Reaching the Promise of At-Promise Students

Reaching the Promise of At-Promise Students

Over a decade ago, I presented at a SIATech Conference in California. In my presentation, I spoke about the importance of using the term “at-promise” as opposed to the term “at-risk”.

Larry with Linda Dawson from RAPSAI had been promoting this concept for years because of my belief in the necessity of focusing on a student’s potential and positive attributes as opposed to their challenges. It was at this conference that I met Linda Dawson. She told me that she believed it was important to embrace the term “at-promise” and she intended to make this a priority.  

A short time later, she contacted me to discuss using my term “at-promise” as the premise for forming the organization RAPSA, which stands for Reaching At-Promise Student Association. I agreed and thought it was a wonderful idea!

However, I never could have imagined that RAPSA would go on to use this concept to successfully push for, and eventually pass, a law called AB-413 that changed the California Education Code. Yet, that’s exactly what they did. 

Changing the Mindset of Teachers Working with At-Promise Students

This action is so much more than semantics. AB-413 is about changing the paradigms, or the mindsets, of teachers that work with these students. This idea is essential in getting teachers to recognize the potential of these students and use that potential to guide them to success. 

Larry with Ernie Silva from RAPSAOn November 13, 2019, I presented on Reaching the Promise of At-Promise Students at the RAPSA Conference in San Diego. What made this conference exciting was the fact that RAPSA is building a successful movement to create change. It’s a movement that is grassroots.

Most of the people involved are teachers or principals that work directly with students that are struggling. This is not a top-down change. This is a change practitioners feel is imperative, and they’re fighting the fight to make it a reality. They were successful in making the change in California, and they’re now helping other states to do the same. 

Getting AB-413 passed is a tremendous accomplishment, and I congratulate all of those who worked hard to get it done. However, we all are aware that much more work needs to be done going forward. Now the rubber must meet the road. Now teachers and principals must implement the strategies necessary to provide the support these students need.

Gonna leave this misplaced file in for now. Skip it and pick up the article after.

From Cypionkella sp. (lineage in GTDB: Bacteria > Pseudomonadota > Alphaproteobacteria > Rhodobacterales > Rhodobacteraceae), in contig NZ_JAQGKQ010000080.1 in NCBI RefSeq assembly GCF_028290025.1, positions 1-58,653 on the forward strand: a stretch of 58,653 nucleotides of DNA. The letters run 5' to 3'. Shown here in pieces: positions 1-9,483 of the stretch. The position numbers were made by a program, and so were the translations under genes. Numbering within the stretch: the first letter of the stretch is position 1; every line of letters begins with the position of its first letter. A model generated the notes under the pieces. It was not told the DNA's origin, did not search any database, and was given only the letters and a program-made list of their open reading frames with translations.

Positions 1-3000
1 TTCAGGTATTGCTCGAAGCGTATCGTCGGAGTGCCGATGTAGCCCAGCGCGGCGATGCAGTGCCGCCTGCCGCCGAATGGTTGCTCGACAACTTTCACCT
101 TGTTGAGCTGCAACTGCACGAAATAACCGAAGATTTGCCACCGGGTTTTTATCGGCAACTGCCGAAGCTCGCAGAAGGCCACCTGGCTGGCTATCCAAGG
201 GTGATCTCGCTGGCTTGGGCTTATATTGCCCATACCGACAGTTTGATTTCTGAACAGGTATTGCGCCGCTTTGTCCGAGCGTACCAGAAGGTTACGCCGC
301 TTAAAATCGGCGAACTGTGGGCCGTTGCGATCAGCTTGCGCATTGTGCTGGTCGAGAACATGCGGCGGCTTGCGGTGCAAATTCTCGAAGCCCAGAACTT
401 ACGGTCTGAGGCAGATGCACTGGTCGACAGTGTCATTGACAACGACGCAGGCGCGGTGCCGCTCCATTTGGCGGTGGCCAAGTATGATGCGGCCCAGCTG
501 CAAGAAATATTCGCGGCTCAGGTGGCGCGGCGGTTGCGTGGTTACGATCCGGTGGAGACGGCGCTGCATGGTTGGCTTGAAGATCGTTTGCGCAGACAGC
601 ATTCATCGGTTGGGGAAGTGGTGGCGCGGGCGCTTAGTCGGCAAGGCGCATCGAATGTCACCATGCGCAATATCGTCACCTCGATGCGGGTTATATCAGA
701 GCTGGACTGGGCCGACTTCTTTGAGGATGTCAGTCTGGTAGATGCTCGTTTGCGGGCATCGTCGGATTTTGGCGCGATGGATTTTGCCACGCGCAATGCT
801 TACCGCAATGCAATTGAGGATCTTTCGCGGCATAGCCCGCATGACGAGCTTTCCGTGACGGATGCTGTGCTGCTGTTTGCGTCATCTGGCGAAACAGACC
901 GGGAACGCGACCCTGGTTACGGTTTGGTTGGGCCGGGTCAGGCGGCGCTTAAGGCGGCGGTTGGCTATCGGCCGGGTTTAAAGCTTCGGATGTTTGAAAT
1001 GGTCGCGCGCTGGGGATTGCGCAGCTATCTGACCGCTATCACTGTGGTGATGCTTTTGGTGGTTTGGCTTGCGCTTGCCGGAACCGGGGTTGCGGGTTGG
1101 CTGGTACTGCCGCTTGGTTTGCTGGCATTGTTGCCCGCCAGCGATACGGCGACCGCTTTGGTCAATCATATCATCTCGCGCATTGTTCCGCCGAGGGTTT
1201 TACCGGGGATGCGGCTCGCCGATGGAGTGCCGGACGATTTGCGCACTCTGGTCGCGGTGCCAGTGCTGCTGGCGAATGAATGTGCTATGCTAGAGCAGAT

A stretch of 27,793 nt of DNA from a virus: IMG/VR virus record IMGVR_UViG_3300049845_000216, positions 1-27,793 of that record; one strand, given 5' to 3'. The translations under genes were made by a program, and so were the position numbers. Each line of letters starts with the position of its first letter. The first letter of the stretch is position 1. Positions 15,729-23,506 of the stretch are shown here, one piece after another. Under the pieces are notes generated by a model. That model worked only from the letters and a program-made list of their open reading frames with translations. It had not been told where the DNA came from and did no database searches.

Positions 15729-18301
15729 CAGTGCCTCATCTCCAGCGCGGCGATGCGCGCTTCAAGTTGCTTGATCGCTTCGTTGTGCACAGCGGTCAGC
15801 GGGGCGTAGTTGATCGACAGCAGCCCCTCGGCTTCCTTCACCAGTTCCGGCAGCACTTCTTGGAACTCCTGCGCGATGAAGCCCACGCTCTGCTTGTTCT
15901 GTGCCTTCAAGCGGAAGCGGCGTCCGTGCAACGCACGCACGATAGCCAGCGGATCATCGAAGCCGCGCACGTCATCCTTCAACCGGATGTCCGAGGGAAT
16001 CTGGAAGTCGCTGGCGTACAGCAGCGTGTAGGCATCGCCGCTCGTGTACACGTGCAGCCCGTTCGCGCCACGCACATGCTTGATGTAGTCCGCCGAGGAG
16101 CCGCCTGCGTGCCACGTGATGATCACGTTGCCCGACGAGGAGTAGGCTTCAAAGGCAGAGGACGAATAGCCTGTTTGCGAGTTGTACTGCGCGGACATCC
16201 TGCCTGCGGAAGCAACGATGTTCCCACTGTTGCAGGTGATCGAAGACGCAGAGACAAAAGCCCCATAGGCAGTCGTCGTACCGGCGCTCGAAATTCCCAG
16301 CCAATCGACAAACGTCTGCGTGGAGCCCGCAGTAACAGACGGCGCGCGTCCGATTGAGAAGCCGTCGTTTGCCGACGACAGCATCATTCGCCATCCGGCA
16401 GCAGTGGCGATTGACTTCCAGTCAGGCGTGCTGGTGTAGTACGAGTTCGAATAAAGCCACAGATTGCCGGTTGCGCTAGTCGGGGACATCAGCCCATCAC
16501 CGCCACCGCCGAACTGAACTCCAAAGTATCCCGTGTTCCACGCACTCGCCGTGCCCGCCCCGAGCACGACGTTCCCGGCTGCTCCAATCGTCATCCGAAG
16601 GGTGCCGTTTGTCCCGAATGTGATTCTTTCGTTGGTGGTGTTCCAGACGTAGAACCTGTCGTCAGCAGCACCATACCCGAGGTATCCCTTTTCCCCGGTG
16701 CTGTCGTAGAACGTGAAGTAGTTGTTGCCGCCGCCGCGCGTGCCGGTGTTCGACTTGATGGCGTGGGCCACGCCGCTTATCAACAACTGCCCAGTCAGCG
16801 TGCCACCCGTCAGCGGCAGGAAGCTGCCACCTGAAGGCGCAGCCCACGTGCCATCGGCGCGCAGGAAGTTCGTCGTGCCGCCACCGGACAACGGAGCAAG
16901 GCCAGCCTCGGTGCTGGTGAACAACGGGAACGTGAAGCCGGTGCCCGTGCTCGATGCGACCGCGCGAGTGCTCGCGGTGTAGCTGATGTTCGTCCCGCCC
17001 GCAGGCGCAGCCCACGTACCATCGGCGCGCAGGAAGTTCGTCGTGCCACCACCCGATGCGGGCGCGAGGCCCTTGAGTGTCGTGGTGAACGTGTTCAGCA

It’s one thing to believe it, and it’s another thing to have strategies to act upon it every day. This is why when RAPSA asked me to conduct a workshop that was designed to specifically show teachers how to do that, I jumped at the opportunity. 

Using Specific Strategies to Empower Teachers 

I provided the teachers with a multitude of simple strategies they could implement every day that would help students academically. I also gave them specific strategies to use to build positive relationships and create positive classroom cultures.

In addition, I modeled ways to make the classroom more engaging and talked about how to determine if students are, in fact, engaged. We discussed ways to bring these strategies back to the school and help others to get on board and use them as well. It was a fun, strategy-packed workshop! Workshops like these will help teachers and principals ensure that all of their students are successful. 

There is much that remains to be done in California to create learning environments that support the students of today. The challenges that these students face are different in several ways from those of students in decades previous. As a result, our schools and classrooms need to be different as well.

As we move forward in doing this, we will create schools that are relevant and that embrace and support all of our students, allowing them to reach their greatest potential.

Attend a Larry Bell Seminar in 2020!

For any of you that are interested in creating a movement like this in your state, you may contact me and I can put you in touch with RAPSA. You can also visit their website at RAPSA.org. 

For those of you interested in learning more about Reaching the Promise of At-Promise Students, you can attend my two-day seminar on this topic which will be held in two locations. The first will be held from February 24-25, 2020 in Milpitas, California. The second will be held from March 2-3 in Carlsbad Beach, California.

For more information on these seminars, you can visit the seminar page of my website Larry-Bell.com. Hope to see you in California!

About the Author

Larry Bell, a Citadel graduate, is a 30+ year veteran in education. Fifteen of those years were spent as a classroom teacher where he was nominated for the National Agnes Meyer Outstanding Teacher Award. As a teacher at Gar-field High School, a school with over 3,000 students speaking 36 different languages, Larry was recognized for his innovative classroom strategies that allowed his so called “Tough Kids” as well as his “Gifted and Talented” to excel!